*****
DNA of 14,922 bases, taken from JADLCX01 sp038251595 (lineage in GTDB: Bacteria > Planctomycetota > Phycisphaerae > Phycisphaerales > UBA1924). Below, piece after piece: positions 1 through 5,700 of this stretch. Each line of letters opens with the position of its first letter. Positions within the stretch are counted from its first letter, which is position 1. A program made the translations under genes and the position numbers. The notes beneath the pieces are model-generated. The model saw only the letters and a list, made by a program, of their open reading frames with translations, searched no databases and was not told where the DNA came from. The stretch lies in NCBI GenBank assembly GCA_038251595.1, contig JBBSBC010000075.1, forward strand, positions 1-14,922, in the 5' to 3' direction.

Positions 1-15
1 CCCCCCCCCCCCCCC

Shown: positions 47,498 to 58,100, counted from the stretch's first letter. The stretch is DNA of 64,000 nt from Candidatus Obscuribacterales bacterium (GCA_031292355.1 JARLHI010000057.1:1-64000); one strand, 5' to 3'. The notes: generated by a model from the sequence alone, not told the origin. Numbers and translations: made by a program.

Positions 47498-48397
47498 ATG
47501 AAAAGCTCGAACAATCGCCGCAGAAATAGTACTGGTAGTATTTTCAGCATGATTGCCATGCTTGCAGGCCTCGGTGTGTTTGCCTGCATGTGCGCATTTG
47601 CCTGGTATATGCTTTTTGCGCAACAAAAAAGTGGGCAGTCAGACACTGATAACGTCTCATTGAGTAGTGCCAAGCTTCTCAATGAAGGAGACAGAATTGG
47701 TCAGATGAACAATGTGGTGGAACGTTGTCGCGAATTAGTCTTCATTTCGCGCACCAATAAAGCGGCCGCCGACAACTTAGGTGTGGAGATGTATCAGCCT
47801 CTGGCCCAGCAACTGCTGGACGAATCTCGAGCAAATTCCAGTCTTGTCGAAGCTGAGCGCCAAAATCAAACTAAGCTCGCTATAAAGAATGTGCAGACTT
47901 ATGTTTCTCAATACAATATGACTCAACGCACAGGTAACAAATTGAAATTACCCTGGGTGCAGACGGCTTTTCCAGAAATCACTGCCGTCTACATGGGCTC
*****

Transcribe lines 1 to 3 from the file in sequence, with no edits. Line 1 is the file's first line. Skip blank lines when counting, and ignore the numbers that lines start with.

DNA of 14,922 bases, taken from JADLCX01 sp038251595 (lineage in GTDB: Bacteria > Planctomycetota > Phycisphaerae > Phycisphaerales > UBA1924). Below, piece after piece: positions 1 through 5,700 of this stretch. Each line of letters opens with the position of its first letter. Positions within the stretch are counted from its first letter, which is position 1. A program made the translations under genes and the position numbers. The notes beneath the pieces are model-generated. The model saw only the letters and a list, made by a program, of their open reading frames with translations, searched no databases and was not told where the DNA came from. The stretch lies in NCBI GenBank assembly GCA_038251595.1, contig JBBSBC010000075.1, forward strand, positions 1-14,922, in the 5' to 3' direction.

Positions 1-15
1 CCCCCCCCCCCCCCC